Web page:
Mike Rijnierse

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Mike Rijnierse (1974) is an artist, media researcher and educator working in the fields of light, sound and architecture. He is intrigued by perceptive experience, whether visual, acoustic, spatial, cross-sensory and synesthesia, creating sculptures, installations and site specific performances within the urban environment. Rijnierse has exhibited his works throughout Europe and in Korea, Taiwan, Morocco, United Arab Emirates and Brazil; from media art festivals, to galleries, museums and interventions in the public space. As a docent since 2009 at Design Art Technology faculty of ArtEZ, Arnhem, Rijnierse developed the course Design of Instruments, where students research and create instruments that transcend technological domains, exploring new and obsolete media.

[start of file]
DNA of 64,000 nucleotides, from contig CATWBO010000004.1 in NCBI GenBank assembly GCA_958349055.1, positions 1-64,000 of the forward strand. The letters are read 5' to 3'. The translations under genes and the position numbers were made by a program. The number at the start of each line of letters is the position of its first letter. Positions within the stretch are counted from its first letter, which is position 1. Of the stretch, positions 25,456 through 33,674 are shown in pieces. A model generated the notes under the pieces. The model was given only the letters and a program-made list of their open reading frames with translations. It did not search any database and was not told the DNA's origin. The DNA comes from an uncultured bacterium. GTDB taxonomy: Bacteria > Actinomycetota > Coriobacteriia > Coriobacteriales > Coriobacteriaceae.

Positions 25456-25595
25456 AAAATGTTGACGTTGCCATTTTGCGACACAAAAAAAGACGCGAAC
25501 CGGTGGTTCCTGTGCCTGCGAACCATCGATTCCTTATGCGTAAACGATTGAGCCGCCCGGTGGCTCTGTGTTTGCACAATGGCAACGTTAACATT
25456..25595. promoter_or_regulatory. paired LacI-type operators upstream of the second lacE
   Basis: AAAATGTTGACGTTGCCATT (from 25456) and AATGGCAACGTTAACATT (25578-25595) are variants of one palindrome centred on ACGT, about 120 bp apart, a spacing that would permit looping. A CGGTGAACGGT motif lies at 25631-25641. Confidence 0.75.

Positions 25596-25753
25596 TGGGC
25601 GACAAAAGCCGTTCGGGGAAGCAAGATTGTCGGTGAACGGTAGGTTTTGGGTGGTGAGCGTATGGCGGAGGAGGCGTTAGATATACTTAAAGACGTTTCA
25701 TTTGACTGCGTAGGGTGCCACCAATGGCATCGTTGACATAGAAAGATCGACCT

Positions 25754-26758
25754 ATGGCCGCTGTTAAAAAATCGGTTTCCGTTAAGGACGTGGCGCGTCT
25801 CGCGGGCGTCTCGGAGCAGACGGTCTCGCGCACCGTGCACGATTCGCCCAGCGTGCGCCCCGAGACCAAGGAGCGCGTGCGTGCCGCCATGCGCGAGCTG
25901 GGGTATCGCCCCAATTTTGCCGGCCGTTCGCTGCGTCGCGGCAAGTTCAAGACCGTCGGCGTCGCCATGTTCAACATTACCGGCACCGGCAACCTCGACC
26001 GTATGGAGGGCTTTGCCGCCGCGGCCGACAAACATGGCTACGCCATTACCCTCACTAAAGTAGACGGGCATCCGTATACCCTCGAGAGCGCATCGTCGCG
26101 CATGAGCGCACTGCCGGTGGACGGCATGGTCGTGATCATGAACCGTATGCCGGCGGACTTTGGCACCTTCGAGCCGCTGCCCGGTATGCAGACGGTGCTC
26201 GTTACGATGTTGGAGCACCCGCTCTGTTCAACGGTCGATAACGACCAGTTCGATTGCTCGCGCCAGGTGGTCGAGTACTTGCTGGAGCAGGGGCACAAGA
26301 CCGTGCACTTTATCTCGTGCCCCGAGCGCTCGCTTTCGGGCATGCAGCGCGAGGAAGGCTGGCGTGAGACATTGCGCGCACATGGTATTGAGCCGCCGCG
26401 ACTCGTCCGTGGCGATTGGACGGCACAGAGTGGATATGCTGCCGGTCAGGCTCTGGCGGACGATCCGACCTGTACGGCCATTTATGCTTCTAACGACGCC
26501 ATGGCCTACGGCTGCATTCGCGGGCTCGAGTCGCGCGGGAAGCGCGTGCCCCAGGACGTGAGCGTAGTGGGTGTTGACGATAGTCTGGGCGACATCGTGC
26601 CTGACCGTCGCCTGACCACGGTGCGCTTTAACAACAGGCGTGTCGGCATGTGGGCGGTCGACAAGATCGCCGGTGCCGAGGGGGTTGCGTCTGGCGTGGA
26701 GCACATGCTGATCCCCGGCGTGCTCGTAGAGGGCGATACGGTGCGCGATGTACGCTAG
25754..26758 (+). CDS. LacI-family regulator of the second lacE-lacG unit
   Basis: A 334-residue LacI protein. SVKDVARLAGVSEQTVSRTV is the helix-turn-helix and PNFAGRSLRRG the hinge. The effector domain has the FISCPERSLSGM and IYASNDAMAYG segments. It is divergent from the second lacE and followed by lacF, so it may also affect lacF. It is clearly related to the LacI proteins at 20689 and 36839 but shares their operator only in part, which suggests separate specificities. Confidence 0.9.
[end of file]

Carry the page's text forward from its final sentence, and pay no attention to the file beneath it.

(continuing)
In the field of light Rijnierse has developed a meticulous study on the interaction between light, pigment and the retina. He gave concrete form to his discoveries in installations, projections and light designs with the series CYMRGB and the luminous sculptures such as Lumokinese and Cube.

These works allude to optical instruments and devices such as the Laterna magica, kaleidoscopes and the zoetrope that are considered to be precursors of film, animation and digital media. Mike Rijnierse is not guided by nostalgia, his interest is in questioning the current production of image and examining visual experience, since devices and instruments of today no longer show their process and therefore work as ‘black boxes’. By showing the process of production of light, color, source and shadow, he illustrates how illusion and vision are intertwined. At the moment the project Light Space Modulator, a nine meter long rotating kaleidoscopic tunnel is in development.